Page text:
State Sen. Dale Righter (R-Mattoon) will be part of a team of lawmakers, state agencies that oversee healthcare services, and organizations that advocate for senior citizens, among others, that will study and offer suggestions on how the state can do a more efficient job when serving the health needs of senior citizens who live in their homes.
Righter was appointed to the Community Care Task Force Sept. 6.
“We cannot continue, without major changes, the Community Care Program, which is the current state program that serves Medicaid and non-Medicaid seniors who live in their homes,” Righter said. “If we truly want to preserve the services seniors are receiving now and for the future, and do a much better job specifically tailoring the services to their individual needs, the Community Care Program needs to be reformed. I look forward to the Task Force’s findings and determining how we can make the system better for seniors and taxpayers.”
Specially, the Community Care Task Force must:
1. Review the current services provided to senior citizens living in the community;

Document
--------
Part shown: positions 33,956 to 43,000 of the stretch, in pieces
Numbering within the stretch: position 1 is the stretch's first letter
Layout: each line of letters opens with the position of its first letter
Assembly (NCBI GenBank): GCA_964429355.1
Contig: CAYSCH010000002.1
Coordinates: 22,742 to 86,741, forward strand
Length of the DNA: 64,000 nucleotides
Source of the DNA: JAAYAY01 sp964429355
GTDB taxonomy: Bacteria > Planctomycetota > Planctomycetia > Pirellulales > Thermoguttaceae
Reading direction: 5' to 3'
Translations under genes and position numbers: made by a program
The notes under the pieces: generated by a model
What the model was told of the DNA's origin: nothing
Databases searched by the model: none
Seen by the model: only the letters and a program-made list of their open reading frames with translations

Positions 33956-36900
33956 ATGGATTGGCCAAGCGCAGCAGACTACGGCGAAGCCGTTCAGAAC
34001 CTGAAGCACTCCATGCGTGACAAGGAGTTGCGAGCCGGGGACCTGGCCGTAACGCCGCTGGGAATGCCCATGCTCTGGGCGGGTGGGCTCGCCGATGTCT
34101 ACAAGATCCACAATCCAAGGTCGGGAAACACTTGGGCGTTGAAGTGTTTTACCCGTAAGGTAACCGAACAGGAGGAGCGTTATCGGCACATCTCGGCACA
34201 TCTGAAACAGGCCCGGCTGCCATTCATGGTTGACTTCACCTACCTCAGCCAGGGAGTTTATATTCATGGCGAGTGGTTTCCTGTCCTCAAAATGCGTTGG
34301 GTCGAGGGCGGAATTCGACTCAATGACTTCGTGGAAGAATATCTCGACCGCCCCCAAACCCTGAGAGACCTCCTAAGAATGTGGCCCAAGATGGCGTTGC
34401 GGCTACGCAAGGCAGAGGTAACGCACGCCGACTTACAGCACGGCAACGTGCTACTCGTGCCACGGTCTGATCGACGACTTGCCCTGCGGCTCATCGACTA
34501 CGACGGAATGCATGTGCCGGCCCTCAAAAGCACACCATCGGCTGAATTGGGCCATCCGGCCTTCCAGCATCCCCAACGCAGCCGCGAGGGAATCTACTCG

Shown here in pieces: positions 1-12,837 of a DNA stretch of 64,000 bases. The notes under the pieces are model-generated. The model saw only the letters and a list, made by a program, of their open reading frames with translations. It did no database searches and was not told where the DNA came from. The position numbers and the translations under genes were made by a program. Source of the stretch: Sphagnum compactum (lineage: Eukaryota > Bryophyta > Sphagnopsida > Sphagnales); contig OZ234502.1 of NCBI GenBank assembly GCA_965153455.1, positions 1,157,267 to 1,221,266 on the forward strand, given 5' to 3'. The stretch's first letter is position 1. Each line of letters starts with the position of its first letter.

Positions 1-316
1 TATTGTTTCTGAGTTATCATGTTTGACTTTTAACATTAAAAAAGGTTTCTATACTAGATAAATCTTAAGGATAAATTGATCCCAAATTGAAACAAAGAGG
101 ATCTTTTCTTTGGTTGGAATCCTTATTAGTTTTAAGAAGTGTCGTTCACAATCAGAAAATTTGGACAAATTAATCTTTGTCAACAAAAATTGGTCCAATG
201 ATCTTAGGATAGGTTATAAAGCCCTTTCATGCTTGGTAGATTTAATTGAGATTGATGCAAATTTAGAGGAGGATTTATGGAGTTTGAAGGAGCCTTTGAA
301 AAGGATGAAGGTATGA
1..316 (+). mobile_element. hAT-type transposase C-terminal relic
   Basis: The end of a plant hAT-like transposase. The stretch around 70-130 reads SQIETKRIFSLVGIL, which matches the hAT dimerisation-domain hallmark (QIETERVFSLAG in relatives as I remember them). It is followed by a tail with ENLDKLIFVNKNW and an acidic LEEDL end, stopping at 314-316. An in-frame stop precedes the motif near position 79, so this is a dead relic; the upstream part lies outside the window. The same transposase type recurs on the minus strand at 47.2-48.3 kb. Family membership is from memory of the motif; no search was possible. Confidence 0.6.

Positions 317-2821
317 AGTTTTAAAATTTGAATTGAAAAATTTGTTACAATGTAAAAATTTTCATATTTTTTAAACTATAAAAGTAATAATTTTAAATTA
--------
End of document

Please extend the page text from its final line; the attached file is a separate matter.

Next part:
2. Review potential savings associated with alternative services for senior citizens;
3. Review effective care models for the growing senior citizen population;
4. Review current federal Medicaid matching funds for services provided and ways to maximize federal support for the current services provided;
5. Make recommendations to contain costs and better tailor services to Community Care Program participants’ specific needs;
6. Review different services available to keep senior citizens out of nursing homes; and
7. Review best practices used in other states for maintaining senior citizens in home-based and community-based settings, including providing services to non-Medicaid-eligible senior citizens.
“Earlier this year, the Department on Aging introduced a new program that would have reformed the failing Community Care Program, and put us on a much better path, both in terms of service and efficiency,” Righter said. “Democrats, however, were not interested in reform. The program the Department on Aging introduced, the Community Reinvestment Program, would have maintained quality services for current seniors and increased its ability to serve those most in need. This is type of program the state needs to adopt, and I hope the Task Force comes to that conclusion. Through an avenue such as the Community Reinvestment Program, seniors would have access to more services to meet their needs. This program would help divert seniors from costly nursing homes and ensure they continue to have all of the services they require to meet their needs. It would also save the state more than $100 million. The bottom line: this is an opportunity for us to help our seniors, ensure services are available to them for decades to come, and save taxpayer dollars.”
The Community Care Task Force must report its finding and recommendations to the Governor and General Assembly by Jan. 30, 2018.